If this sounds like a fairly routine mystery, think again. Ron is a Protestant minister whose life fell apart when his wife deserted him, his church fired him, and his calling to the ministry seemed to disappear. By the book's end, he has joined a church for the first time since losing his congregation and met a woman he is attracted to. Will he solve the mystery? Will he propose to the woman? And will he ever preach again?

Readers may wonder if there will be a lot of preaching in this. There's a little, but it is done in the name of character development. It is not out of place, and it doesn't intrude on your reading pleasure.

A warning...if you like major surprises, this book holds few of them in the end. The villain's place in the corporation if fairly obvious; only his name is a surprise. And if you're familiar with the Biblical tale of Job, and notice that Ron is named after him, you know how things will turn out for him by the end of the story.

This book is a fine read, compelling you to turn one page after another. The characters are likable, the mystery is solid, and Ron's investigation takes him through corporate policies and procedures which are believable.  If you like good mysteries, love stories or romantic suspense novels, you will no doubt like this book. Those who work in the fast food industry or who wonder about how this industry operates will also enjoy it.

This debut is by an author who is a minister himself. The first of a new series, it is available in hardcover and as an e-book. It's a good debut, supported by interesting characters and good research. I look forward to more!

reprinted from Cozies, Capers & Crimes,
A Newsletter for Booklovers.
http://www.coziescapersandcrimes.com

 

Review by Marilyn Meredith, author of the Tempe Crabtree series of mystery novels

I was truly impressed with this book. It's definitely not a cookie cutter mystery.

The hero is the manager of a fast food place called the burger barn and a
disenchanted minister. The plot evolves around a most unusual distribution
of drugs--and how the hero discovers what is going on.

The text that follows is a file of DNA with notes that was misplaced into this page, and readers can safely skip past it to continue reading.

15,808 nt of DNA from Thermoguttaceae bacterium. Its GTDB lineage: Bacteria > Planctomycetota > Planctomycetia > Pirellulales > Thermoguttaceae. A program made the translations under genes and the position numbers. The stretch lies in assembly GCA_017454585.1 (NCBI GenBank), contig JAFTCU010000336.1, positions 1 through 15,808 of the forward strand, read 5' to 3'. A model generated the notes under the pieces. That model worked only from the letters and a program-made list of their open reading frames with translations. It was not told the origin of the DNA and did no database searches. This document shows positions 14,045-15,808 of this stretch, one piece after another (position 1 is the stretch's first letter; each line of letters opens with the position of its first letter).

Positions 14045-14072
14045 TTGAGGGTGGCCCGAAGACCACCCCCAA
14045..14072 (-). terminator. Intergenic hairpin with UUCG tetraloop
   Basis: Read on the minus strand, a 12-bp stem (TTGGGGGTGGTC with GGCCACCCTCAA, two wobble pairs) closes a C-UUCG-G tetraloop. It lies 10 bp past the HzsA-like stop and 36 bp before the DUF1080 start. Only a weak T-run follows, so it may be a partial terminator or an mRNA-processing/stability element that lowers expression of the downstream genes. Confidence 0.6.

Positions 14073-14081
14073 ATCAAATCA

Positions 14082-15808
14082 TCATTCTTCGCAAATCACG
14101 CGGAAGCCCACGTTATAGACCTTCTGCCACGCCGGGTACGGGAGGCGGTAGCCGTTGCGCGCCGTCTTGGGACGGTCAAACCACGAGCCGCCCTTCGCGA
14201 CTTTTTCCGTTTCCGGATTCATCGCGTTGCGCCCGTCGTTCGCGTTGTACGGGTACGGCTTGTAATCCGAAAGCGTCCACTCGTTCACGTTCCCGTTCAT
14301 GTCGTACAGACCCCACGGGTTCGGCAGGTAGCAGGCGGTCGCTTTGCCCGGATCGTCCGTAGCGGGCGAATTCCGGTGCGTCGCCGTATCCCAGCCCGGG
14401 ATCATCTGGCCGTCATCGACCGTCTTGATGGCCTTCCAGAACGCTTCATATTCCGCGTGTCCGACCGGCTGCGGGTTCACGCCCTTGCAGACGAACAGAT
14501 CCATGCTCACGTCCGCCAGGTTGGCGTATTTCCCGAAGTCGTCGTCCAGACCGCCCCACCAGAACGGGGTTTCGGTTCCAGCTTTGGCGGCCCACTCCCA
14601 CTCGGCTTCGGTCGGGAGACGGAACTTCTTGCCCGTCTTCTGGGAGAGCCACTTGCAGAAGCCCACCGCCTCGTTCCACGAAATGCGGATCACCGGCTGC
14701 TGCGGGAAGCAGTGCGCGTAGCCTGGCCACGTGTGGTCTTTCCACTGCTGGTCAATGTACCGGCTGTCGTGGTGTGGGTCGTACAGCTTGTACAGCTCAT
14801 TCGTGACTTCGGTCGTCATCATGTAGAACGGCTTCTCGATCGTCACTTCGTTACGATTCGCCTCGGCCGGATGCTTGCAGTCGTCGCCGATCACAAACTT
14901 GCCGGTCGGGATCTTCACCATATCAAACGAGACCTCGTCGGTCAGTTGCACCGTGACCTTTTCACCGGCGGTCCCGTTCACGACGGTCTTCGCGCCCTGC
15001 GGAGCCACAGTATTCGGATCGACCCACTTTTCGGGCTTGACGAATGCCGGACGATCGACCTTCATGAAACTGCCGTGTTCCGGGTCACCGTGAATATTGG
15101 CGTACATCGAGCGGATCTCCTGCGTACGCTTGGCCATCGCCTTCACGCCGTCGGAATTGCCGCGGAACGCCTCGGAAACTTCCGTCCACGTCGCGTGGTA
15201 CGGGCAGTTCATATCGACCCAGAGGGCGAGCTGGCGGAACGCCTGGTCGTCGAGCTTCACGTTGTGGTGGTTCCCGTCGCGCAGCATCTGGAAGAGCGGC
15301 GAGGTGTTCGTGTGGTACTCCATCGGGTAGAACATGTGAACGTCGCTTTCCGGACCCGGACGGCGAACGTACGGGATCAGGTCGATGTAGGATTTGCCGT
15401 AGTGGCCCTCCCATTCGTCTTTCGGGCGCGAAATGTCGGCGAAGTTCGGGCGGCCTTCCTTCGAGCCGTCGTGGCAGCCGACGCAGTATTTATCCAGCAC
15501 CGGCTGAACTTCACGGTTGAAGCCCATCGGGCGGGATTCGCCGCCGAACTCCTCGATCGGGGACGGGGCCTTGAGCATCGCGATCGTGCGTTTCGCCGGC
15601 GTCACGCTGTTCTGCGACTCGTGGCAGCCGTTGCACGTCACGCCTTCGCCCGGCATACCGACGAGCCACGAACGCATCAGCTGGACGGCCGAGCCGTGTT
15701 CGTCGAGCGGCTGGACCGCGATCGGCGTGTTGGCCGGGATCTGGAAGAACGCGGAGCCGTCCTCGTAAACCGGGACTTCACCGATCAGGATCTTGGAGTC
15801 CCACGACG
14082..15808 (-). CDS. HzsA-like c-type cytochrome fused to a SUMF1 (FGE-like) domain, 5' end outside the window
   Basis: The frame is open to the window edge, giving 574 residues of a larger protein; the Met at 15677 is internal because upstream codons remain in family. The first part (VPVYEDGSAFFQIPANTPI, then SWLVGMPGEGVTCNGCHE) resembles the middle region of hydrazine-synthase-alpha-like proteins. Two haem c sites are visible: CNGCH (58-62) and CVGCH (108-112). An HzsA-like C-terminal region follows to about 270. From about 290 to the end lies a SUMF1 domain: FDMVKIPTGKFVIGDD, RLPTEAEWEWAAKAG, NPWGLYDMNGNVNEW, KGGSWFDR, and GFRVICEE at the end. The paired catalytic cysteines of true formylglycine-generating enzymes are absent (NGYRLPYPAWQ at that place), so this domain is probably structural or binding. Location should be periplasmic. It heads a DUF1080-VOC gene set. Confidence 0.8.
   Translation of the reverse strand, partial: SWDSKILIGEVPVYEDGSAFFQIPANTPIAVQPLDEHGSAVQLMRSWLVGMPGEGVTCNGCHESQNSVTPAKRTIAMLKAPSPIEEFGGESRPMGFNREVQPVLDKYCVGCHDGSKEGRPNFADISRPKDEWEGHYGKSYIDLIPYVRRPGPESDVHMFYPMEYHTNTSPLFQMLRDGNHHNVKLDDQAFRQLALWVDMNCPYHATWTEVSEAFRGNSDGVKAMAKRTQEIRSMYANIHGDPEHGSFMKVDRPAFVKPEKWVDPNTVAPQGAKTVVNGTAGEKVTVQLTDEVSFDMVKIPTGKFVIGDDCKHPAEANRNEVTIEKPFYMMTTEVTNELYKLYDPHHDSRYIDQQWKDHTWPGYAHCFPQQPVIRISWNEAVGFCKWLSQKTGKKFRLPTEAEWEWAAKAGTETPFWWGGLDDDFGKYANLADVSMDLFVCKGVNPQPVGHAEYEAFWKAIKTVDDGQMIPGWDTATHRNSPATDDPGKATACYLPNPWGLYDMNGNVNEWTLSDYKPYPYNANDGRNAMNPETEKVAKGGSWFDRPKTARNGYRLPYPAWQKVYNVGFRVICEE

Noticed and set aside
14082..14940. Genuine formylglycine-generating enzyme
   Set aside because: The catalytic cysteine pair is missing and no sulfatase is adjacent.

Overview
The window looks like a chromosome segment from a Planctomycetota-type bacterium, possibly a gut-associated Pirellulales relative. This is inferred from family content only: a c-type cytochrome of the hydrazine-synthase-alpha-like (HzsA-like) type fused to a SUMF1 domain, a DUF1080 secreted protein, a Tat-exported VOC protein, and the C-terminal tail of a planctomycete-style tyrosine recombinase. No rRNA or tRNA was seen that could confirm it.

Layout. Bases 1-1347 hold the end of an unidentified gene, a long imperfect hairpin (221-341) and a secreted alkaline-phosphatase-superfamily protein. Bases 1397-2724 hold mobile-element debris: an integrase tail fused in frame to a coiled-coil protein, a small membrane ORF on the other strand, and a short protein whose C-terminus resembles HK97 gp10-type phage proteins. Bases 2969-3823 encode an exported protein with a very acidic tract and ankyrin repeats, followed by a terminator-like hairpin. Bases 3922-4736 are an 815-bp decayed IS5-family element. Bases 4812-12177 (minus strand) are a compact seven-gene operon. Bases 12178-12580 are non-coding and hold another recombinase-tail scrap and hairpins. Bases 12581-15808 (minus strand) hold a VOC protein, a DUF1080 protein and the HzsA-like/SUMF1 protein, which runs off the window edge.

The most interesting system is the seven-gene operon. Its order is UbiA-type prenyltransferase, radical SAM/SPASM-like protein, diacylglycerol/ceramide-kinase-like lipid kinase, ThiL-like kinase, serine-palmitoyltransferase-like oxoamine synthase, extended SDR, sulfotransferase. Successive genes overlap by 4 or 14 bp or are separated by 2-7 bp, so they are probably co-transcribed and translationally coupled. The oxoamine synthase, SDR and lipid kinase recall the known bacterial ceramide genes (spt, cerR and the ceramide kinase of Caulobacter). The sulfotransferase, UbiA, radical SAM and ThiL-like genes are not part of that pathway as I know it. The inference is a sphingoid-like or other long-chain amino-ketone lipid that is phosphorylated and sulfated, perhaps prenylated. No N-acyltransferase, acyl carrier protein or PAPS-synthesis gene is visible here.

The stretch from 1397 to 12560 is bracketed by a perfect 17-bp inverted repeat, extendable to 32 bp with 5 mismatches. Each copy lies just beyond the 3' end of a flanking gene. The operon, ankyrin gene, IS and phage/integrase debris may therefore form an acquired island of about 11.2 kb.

Even more interesting is how the hero comes to terms with what has happened in his life and how he embraces the future. This is truly an enjoyable read.

 

Review by Mary Axford at  http://www.reviewingtheevidence.com

The publicity information for THE BURGER BARN ON SUNSET calls it a "male romantic suspense novel of faith", which fits pretty well, as long as male refers to the author and not the intended audience. This is a book that can be enjoyed by women as well as men.

Ron Jobeman was a minister until his wife left him for another man and his church fired him for being too liberal. He then turned his back on the church and started working for the Burger Barn fast food chain, working his way up to manager. As the novel starts, Ron is suddenly transferred to the Burger Barn on Sunset Boulevard in Hollywood. It has been losing money and has had employees arrested for selling drugs. On Ron's first full day the police raid the restaurant and kill one employee in a shoot-out.

Ron tries to figure out where the drugs are coming from so he can prevent the police from shutting him down. Meanwhile he finds a church he likes, and through the church meets a woman private investigator, Janet, with whom he becomes romantically involved. Janet helps his once-shattered self-esteem as well as helps find out information on the drug case.

Griffith has great start to a new mystery series in THE BURGER BARN ON SUNSET. His writing style is solid. His characters are multi-dimensional and real. He deals with issues of the Christian faith without ever being preachy. The plot works well. All-in-all, a recommended book for which Griffith is to be congratulated.

Reviewed by Mary A. Axford, January 2004

(Copied by permission from Barbara Franchi at www.reviewingtheevidence.com)

Available from http://www.virtualbookworm.com/theburgerbarnonsunset.html

or from your local independent bookseller.

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By Thomas H. Griffith